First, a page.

That student’s name is then entered in a statewide
drawing. State winners are randomly selected by the
commission of agriculture, in each of 48 participating
states. Typically, 1.5 million third-graders take part
in the hands-on gardening experience, some of them
raising cabbages that are as large as a basketball,
tipping the scales at more than 40 pounds.
2013, winning cabbages weighed 46 pounds in Alabama, 38
in Florida, 16 in Texas, 20 in Arizona, 59.78 in South
Carolina, 28 in Pennsylvania and 30.4 in New York.
McLean, Va., winner Leo Massery, a third grader at Kent
Gardens Elementary School, grew a cabbage that weighed
21.6 pounds and measured 40 inches across one way and 37
inches the other way.
I got my plant I went home and on the weekend my Papa
and I planted it," he says.
used compost and fresh fish guts under the plant as
fertilizer. We went fishing that weekend for trout and
used the guts heads and tails as fertilizer. It worked
great. I also weeded it and watered it as needed. I
checked on it every day. We also used organic bug spray
to keep the bugs from eating it. It was the biggest
thing I ever grew. It was a lot of fun."
is easy for third-grade teachers who want to sign up.
Bonnie Plants, which has 72 plant stations nationally,
delivers free O.S. Cross, or oversized, cabbage
plants to third-grade classrooms for teachers who have
requested them online at www.bonnieplants.com. As
the kids grow and nurture the cabbages, teachers can
incorporate science and math lessons into the process.
a cabbage? Cabbages were the first plant sold by
Bonnie in 1918, and the cabbages used for the program
produce giants that make the process adventurous for
program is a wonderful way to engage children’s
interest in agriculture, while teaching them not only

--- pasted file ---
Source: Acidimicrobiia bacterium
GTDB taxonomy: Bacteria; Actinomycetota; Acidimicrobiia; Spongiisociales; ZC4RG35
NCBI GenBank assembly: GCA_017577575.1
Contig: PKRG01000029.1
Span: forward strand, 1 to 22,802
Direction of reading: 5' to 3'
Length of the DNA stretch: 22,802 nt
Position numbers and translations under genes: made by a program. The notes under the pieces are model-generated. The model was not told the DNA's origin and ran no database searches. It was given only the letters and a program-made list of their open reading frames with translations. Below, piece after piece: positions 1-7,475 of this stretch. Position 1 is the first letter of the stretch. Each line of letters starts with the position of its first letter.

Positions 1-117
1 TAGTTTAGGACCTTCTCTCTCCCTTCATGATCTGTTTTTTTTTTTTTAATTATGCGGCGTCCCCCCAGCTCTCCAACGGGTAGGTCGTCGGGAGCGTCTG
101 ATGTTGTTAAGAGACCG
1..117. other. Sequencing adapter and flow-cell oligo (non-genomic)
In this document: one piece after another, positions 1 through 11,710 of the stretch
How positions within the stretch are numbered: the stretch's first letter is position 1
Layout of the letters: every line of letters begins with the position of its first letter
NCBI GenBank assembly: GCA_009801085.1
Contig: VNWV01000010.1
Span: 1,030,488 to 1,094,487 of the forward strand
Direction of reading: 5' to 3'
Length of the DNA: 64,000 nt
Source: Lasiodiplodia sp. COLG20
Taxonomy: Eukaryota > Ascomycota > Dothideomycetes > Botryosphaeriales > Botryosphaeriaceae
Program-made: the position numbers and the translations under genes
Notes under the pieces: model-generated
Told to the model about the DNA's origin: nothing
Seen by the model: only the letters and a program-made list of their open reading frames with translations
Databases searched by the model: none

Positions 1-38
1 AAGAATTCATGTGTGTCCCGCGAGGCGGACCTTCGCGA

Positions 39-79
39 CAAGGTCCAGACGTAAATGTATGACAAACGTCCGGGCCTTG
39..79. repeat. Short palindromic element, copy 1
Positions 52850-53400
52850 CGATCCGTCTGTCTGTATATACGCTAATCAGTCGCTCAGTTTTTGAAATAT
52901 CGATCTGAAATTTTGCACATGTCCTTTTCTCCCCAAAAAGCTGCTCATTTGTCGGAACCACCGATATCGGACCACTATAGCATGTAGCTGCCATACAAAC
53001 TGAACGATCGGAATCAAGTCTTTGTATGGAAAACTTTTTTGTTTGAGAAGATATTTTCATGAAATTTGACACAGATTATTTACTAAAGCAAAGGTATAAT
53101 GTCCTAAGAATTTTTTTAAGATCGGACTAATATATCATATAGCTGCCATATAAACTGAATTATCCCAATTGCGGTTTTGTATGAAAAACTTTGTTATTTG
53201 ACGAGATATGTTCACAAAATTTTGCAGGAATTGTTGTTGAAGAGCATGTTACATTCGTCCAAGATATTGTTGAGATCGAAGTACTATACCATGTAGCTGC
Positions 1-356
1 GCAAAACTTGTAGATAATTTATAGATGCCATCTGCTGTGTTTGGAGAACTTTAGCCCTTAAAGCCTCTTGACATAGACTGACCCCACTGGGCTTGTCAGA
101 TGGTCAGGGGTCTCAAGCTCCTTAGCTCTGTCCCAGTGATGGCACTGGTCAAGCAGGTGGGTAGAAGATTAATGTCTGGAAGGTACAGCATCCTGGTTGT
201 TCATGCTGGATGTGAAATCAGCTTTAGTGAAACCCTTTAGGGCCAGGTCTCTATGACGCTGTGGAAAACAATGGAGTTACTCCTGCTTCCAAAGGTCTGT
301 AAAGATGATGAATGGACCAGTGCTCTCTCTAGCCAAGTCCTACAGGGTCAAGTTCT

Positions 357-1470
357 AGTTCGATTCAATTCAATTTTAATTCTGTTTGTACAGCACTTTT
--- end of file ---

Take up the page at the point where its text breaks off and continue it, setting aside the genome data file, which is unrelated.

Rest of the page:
the basics of gardening, but the importance of our food
systems and growing our own," says Stan Cope,
president of Bonnie Plants.
you want to grow your own colossal cabbages at home with
or without kids, here are some tips from Bonnie Plants
on how to get them growing:
Let the sunshine in. Cabbages need at least six hours of
full sunlight, more if possible.
Survey your site. Bonnie O.S. cabbages need at
least three feet on each side to spread out. If you don’t
have that much space, use a large container.
Amend the soil. Work some compost into the soil —
cabbages love nutrient-rich soil.
Feed the beast. Start your cabbage off right with an
all-purpose vegetable fertilizer, then fertilize it
every 10 days to keep it growing strong.
Water wisely. Your cabbage needs at least one inch of
rainfall each week. If it doesn’t rain, use a watering
can or garden hose to gently water your plant at soil
Tend to trouble. Keep weeds out of the cabbage patch —
they compete for the food and water your cabbage needs.
Be on the lookout for brown or white moths – these
come from worms that love to munch on cabbage. If you
see any, get rid of them right away. Cold weather can
damage your cabbage. If the weather gets below 32
degrees Fahrenheit, cover your cabbage with a bucket or
Heave-ho the harvest. In just 10 to 12 weeks, you should
have a huge head of cabbage you can be proud of — and
provide you with lots of creamy coleslaw.
see all the 2013 winners and learn more about the 2014
contest, visit www.bonnieplants.com